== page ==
Wednesday, August 16, 2017

Sine Died

Buy us another round, Governor?

Texas House members huddled near the dais on Aug. 15, 2017. 
Thanks to Marjorie Kamys Cotera at the TexTrib for the pic.

The special session of the Legislature came to an abrupt end Tuesday night, a day earlier than expected, when the Texas Senate adjourned without acting on a House-passed version of a property tax bill.

The House began the late-session drama when it unexpectedly closed the special session with one item pending — a conference committee on Senate Bill 1, which would have required larger cities and counties to get voter approval for property tax increases.

Senate Republicans wanted automatic elections for increases of 4 percent or more. The House settled on a 6 percent trigger, and by adjourning early, House leaders told the Senate to take the 6 percent rate or leave it.

Later Tuesday night, the Senate chose to leave it.

The RWNJs are up in arms tiki torches, but Greg Abbott is signaling 'success'.

"Our office believes this special session has produced a far better Texas than before," said Abbott press secretary John Wittman.

If you're a woman who wanted a choice as to whether to give birth or not, or even be able to have your insurance company pay for your choice under standard polices ... no.  Not at all.

For his part, Gov. Greg Abbott was silent on the session’s end. He signed three bills on Tuesday, bringing the total number of special session bills he’s signed to five. Four more bills await his signature, including a House measure relating to tree regulations on private property that’s a far cry from what he demanded and similar to a bill he vetoed in June. The only other bill to reach his desk relating to reining in municipal powers was one that restricts the annexation authority of cities in large counties.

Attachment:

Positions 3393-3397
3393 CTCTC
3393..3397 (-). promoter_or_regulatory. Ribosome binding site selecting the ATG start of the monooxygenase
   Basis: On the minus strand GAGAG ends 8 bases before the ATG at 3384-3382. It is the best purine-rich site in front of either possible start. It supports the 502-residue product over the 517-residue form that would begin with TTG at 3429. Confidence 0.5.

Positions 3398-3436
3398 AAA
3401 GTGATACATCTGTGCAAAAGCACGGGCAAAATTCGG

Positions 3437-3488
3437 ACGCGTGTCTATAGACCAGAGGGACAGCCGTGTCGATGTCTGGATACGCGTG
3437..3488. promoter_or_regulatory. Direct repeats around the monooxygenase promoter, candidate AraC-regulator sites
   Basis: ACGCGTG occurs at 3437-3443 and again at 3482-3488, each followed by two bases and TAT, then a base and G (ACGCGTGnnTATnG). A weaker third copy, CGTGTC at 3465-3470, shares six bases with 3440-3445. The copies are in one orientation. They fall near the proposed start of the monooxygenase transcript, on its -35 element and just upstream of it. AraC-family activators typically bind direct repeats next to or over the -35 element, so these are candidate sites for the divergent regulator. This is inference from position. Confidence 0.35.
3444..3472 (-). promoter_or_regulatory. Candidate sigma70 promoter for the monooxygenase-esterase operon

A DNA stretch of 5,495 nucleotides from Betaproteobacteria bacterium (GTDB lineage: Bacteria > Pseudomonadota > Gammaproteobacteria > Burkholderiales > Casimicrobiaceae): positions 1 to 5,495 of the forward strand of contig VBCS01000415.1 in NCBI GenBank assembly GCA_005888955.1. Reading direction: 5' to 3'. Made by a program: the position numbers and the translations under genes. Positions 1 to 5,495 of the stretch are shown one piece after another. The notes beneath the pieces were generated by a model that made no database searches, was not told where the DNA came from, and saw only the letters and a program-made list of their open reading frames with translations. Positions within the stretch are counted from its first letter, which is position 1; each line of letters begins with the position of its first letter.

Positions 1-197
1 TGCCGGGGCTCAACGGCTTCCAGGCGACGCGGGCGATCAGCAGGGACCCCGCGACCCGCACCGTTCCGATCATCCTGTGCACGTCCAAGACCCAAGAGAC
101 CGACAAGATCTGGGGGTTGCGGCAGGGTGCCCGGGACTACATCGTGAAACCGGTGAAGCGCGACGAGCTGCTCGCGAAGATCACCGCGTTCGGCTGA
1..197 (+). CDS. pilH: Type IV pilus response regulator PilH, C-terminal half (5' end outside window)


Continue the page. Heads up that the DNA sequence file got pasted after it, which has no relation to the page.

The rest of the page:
Likewise, lawmakers didn’t pass bills restricting transgender bathroom use, an emphasis of social conservatives, or limiting state spending, a cause of fiscal conservatives.

Abbott has asked lawmakers to pass bills related to 20 issues. Just nine and a half of those reached his desk.

A better batting average than I predicted last Saturday, but the ultracons are still howling. We'll have to wait for the governor to decide whether his wheelchair seat cushion feels too warm after he gets off the phone with the Porters.  They don't stay up late, but they do get up early to feed the chickens and milk the cows.

Jane Nelson (Senate Finance chair) says we can do whatever we want; she's going to Italy.  Not quite Davy Crockett at the Alamo.  Not even Billy Bob Thornton in the movie, for that matter.

I'll go out on a limb and predict that Abbott feels comfortable enough with his $41 million to declare victory and go home, leaving Dan Patrick to go after Joe Straus, now and next spring.

(Patrick) placed the blame for almost all of Abbott's failed special session priorities on Speaker of the House Joe Straus.

"Thank goodness Travis didn't have the speaker at the Alamo," Patrick said. "He would've been the first one over the wall."

Patrick said the San Antonio Republican had treated the governor's agenda "like horse manure," blocking votes on measures like the "bathroom bill," private school vouchers and defunding Planned Parenthood.

"We missed some major opportunities, but what I'm most upset about is the House quit tonight," he said. "With 27 hours to go, they walked off the job."

Sounds like the proverbial line in the sand to me.  It's possible that the federal judicial panel that found two Texas Congressional districts unconstitutional yesterday compels a special session before 2019 if the Supreme Court ultimately agrees, and in turn orders a fix before elections in 2018, but we'll have to wait for that on the usual unpredictable timeline.  The Fifth Circuit is the next stop, whoever loses appeals again to the Supremes, and even on the fast track the SCOTUS doesn't take the case under consideration until the high court reconvenes on the first Monday in October.  It's possible that any redistricting simply waits until the legislative session in 2021, as the regularly-scheduled decennial mapmaking process occurs.

So if I had to guess right now ... no more specials.  But I could be wrong.  Update (8/17): I'm probably wrong.  Read this post for the latest on how the redistricting decision affects the probability of another special session.

Ross Ramsey at the TexTrib has more inside baseball.

1 comment:

Gadfly said...

I agree that he was just along with the ride for Goeb on the bathroom bill, but the property tax rollback rates was supposably a big deal for him, and he still declares "success."